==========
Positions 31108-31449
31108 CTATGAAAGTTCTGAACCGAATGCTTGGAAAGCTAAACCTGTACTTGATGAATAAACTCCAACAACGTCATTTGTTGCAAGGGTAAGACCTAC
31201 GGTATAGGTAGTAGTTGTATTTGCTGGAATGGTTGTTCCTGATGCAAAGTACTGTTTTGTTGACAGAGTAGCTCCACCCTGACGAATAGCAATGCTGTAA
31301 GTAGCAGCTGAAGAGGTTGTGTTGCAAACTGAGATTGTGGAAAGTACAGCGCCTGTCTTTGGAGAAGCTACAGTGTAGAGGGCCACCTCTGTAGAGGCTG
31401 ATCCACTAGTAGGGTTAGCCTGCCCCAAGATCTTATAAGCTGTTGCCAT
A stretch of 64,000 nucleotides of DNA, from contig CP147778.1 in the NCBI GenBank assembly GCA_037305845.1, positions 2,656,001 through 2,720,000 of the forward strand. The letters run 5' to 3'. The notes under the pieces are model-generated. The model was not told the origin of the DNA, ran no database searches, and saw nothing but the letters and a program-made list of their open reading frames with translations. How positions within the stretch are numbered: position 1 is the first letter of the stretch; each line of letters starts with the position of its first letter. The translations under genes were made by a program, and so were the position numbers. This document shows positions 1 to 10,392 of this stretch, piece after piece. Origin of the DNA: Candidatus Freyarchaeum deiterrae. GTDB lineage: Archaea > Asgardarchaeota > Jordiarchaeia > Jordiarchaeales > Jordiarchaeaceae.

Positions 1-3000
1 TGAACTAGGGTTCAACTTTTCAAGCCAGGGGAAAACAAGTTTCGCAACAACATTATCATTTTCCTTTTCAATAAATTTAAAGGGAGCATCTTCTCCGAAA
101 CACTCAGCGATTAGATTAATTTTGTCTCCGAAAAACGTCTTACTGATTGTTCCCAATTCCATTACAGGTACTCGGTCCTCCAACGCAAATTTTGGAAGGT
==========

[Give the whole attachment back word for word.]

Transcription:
Positions 31108-31449
31108 CTATGAAAGTTCTGAACCGAATGCTTGGAAAGCTAAACCTGTACTTGATGAATAAACTCCAACAACGTCATTTGTTGCAAGGGTAAGACCTAC
31201 GGTATAGGTAGTAGTTGTATTTGCTGGAATGGTTGTTCCTGATGCAAAGTACTGTTTTGTTGACAGAGTAGCTCCACCCTGACGAATAGCAATGCTGTAA
31301 GTAGCAGCTGAAGAGGTTGTGTTGCAAACTGAGATTGTGGAAAGTACAGCGCCTGTCTTTGGAGAAGCTACAGTGTAGAGGGCCACCTCTGTAGAGGCTG
31401 ATCCACTAGTAGGGTTAGCCTGCCCCAAGATCTTATAAGCTGTTGCCAT
A stretch of 64,000 nucleotides of DNA, from contig CP147778.1 in the NCBI GenBank assembly GCA_037305845.1, positions 2,656,001 through 2,720,000 of the forward strand. The letters run 5' to 3'. The notes under the pieces are model-generated. The model was not told the origin of the DNA, ran no database searches, and saw nothing but the letters and a program-made list of their open reading frames with translations. How positions within the stretch are numbered: position 1 is the first letter of the stretch; each line of letters starts with the position of its first letter. The translations under genes were made by a program, and so were the position numbers. This document shows positions 1 to 10,392 of this stretch, piece after piece. Origin of the DNA: Candidatus Freyarchaeum deiterrae. GTDB lineage: Archaea > Asgardarchaeota > Jordiarchaeia > Jordiarchaeales > Jordiarchaeaceae.

Positions 1-3000
1 TGAACTAGGGTTCAACTTTTCAAGCCAGGGGAAAACAAGTTTCGCAACAACATTATCATTTTCCTTTTCAATAAATTTAAAGGGAGCATCTTCTCCGAAA
101 CACTCAGCGATTAGATTAATTTTGTCTCCGAAAAACGTCTTACTGATTGTTCCCAATTCCATTACAGGTACTCGGTCCTCCAACGCAAATTTTGGAAGGT